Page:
HOTNESS PRIVILEGE STRIKES AGAIN – A few months ago, I courageously and insightfully identified the real problem in our society: “an elephant in the room – a cute elephant to be sure, size 6 and with really big… ears – but an elephant nevertheless: the hot female privilege.” As I wrote then:

The hotness privilege clearly is non-gender specific, but undoubtedly more pronounced in women, because men are more obsessive and obsessed about them than vice-versa. From the proverbial carrying a girl’s textbooks and doing her homework for her at school, it continues through teenage years and into adulthood. Hot women are chatted up and complimented, doors are open for them and lifts given, drinks are bought, as are meals and gifts, trespasses forgiven and opportunities made available. They surf through life on the waves of adulation; men want them, other women want to be like them, in the breaks between hating and envying them. They turn heads wherever they go and whatever they do; eyes follow them around the room, fingers follow them on social media.

But it’s time to stand up and say: enough is enough.

As the main picture for this expose of the year I quite arbitrarily used an Instagram photo of my compatriot, model and actress Emily Ratajkowski, because, well, she is female, she is hot, she is Polish (which is neither here nor there, but…) and certainly appears to be a beneficiary of her privilege. Little did I know how wrong I was, and how tough Miss Ratjkowski’s life really is:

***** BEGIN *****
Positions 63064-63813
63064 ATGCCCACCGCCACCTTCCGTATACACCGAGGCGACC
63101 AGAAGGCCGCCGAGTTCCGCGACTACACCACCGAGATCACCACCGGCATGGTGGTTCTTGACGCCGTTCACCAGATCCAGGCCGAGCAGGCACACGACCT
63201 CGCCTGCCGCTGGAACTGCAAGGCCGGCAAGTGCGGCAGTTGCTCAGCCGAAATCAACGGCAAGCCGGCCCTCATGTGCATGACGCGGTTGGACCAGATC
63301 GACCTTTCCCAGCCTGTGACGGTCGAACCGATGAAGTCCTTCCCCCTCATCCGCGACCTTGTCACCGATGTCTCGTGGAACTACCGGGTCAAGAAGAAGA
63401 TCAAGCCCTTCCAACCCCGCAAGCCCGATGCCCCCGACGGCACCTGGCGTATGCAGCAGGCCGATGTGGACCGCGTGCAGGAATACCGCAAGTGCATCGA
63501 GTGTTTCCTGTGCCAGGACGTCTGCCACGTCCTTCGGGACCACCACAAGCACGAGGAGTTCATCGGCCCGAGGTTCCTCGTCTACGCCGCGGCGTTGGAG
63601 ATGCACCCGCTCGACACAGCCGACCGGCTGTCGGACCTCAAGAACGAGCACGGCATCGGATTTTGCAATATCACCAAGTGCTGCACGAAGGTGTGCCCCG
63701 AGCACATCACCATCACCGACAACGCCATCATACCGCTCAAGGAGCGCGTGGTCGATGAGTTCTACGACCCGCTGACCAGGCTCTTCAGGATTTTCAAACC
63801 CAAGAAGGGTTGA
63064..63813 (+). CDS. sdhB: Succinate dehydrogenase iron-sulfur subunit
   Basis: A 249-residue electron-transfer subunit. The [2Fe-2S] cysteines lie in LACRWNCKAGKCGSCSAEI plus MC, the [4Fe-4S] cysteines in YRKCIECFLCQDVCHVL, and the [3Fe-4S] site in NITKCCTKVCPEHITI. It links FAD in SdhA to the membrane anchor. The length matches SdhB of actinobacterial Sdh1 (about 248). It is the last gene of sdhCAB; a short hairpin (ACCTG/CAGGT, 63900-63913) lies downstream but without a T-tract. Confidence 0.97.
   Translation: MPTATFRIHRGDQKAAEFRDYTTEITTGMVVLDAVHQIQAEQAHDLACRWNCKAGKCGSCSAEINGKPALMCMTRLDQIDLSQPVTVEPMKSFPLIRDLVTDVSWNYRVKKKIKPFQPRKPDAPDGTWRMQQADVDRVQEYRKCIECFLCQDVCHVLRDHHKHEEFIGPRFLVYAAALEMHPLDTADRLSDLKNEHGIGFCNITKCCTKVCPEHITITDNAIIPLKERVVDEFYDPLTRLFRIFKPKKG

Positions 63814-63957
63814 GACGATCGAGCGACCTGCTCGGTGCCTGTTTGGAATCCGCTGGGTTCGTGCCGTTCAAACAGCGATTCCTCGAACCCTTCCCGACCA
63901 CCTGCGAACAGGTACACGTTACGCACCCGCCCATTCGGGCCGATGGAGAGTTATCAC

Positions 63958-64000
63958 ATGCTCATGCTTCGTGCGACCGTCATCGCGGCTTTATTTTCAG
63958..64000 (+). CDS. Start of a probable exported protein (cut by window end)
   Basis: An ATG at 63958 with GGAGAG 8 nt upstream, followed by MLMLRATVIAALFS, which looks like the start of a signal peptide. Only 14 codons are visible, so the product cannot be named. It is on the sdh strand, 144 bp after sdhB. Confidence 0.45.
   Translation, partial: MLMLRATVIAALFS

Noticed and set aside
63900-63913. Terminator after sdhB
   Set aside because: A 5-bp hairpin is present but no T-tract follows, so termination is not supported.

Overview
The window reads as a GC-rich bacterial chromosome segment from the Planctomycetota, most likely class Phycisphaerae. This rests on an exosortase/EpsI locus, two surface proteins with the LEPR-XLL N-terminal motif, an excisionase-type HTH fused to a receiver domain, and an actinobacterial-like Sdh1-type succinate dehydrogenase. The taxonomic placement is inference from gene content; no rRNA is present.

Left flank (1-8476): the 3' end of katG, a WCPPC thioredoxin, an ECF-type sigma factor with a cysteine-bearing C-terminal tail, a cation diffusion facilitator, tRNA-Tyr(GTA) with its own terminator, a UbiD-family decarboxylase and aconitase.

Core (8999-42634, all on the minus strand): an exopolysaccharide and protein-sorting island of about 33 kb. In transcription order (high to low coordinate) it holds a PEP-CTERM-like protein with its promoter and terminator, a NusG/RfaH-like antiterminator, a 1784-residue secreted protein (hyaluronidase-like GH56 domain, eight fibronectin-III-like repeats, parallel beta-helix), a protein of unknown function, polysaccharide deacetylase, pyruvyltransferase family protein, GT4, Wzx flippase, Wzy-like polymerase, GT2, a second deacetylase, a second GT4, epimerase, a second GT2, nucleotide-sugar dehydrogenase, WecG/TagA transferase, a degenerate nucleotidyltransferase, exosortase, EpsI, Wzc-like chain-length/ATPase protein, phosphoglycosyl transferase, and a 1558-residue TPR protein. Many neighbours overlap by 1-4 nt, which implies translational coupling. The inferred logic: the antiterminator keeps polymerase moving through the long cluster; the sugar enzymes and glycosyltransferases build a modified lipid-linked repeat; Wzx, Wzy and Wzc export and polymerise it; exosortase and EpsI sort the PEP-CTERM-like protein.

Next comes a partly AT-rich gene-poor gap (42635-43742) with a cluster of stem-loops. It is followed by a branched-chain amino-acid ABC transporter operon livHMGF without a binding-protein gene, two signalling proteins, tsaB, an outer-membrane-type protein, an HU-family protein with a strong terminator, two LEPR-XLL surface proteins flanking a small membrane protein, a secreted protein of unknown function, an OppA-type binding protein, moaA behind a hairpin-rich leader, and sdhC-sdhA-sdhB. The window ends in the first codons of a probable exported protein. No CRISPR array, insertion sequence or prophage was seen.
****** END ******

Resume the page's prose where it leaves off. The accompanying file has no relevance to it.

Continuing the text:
She’s one of the world’s most beautiful women, but model and actress Emily Ratajkowski says people don’t want to work with her because her “boobs are too big.”

The 26-year-old stunner — best known for her role in Robin Thicke’s raunchy music video for Blurred Lines — moaned that she gets snubbed over her hot body, according to Harper’s Bazaar Australia.“There’s this thing that happens to me: ‘Oh, she’s too sexy’,” she told the magazine. “It’s like an anti-woman thing, that people don’t want to work with me because my boobs are too big. What’s wrong with boobs?”She added, “They’re a beautiful feminine thing that needs to be celebrated. Like, who cares? They are great big, they are great small. Why should that be an issue?”

I would now like to apologise to Emily (or Emilia to her Polish friends) for assuming her privilege, whereas she is clearly the victim of discrimination by the sizeist, bigoted and judgmental society. Here is the illustration of Emily and her job-destroying assets. Spare a thought for those like her who every day suffer in silence, except for an occasional Harper’s Bazaar interview.

emrata

 

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